Pathogenic organisms need to enter the body of their host before they can cause harm. Evolution has selected hosts adapted to defend themselves against such invasions. The mechanisms that have evolved to prevent entry of pathogenic organisms are called primary defence.
The body is covered by the skin. This is the main primary defence. The outer layer of the skin is called the epidermis. The epidermis consists of layers of cells. Most of these cells are called keratinocytes. These cells are produced by mitosis at the base of the epidermis. They then migrate to the outer surface of the skin. As they migrate they dry out and the cytoplasm is replaced by the protein keratin. This process is called keratinisation. It takes about 30 days. By the time the cells reach the surface, they are no longer alive. Eventually the dead cells slough off. The keratinised layer of dead cells acts as an effective barrier to pathogens.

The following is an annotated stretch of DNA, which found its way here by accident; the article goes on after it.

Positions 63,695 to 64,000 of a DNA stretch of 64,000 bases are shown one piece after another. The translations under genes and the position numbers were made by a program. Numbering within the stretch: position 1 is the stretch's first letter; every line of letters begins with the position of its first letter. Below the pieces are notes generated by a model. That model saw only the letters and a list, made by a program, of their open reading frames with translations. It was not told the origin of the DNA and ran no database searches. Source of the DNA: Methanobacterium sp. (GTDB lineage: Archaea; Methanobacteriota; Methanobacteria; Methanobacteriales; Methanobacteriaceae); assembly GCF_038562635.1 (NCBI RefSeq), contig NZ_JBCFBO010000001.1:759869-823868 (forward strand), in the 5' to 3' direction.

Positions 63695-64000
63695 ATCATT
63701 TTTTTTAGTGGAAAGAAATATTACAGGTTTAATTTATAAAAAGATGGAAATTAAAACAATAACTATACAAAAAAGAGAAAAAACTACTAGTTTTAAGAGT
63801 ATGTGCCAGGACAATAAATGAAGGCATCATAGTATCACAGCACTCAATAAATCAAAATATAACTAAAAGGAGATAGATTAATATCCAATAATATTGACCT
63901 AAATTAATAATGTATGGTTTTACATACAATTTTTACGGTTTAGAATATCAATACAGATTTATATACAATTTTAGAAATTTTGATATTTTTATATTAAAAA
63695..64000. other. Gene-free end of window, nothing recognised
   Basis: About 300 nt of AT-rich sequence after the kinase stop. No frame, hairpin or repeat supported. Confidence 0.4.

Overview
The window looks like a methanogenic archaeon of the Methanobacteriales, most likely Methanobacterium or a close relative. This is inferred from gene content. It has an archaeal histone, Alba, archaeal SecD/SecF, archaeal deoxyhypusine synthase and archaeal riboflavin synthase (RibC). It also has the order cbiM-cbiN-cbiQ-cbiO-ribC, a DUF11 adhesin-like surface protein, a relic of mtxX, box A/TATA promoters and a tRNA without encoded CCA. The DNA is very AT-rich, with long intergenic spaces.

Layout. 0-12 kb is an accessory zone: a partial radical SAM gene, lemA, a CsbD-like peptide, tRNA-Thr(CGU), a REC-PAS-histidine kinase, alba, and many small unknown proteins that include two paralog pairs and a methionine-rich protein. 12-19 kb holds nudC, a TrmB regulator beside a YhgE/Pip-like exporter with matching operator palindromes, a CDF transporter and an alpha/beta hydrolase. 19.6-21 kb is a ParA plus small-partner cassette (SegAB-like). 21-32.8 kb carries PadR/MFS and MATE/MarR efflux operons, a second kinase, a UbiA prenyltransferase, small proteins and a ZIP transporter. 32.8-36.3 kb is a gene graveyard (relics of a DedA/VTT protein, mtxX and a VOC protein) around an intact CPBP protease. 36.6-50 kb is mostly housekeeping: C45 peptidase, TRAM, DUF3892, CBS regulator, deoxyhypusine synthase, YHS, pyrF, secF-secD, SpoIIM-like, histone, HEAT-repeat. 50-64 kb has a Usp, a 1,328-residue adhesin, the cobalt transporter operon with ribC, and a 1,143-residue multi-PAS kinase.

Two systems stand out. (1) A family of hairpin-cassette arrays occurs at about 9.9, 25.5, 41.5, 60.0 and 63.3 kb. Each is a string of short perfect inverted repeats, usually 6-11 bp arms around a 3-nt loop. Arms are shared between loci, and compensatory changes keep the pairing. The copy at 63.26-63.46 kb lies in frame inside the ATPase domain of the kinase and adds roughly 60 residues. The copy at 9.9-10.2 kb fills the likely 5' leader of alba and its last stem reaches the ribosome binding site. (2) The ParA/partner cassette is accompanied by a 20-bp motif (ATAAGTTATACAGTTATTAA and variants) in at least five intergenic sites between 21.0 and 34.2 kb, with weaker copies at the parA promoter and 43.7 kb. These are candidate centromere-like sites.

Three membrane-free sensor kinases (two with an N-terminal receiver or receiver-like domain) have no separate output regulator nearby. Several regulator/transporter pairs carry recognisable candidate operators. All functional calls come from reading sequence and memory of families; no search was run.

Certain substances, such as oxygen and nutrients in our food, must enter our blood. This leaves the body exposed to infection, as the barrier between the blood and our environment is reduced. In areas such as the airways, lungs and digestive system, there is great potential for infection. We take air and food in from our environment, and these materials could be harbouring many microorganisms.
These areas are protected by mucus membranes. The epithelial layer contains mucus-secreting cells called goblet cells. In the airways, the mucus lines the passages and traps any pathogens that may be in the air. The epithelium also has collated cells. The cilia are tiny, hair-like organelles that can move. They move in a coordinated fashion to waft the layer of mucus along. They move the mucus up to the top of the trachea, where it can enter the oesophagus. It is swallowed and passes down the digestive system. Most pathogens in the digestive system are killed by the acidity of the stomach, which can be pH 1-2. This denatures the pathogens enzymes.
Mucous membranes are also found in the gut, genital areas, anus, ears and nose.
Other primary defences:
· The eyes are protected…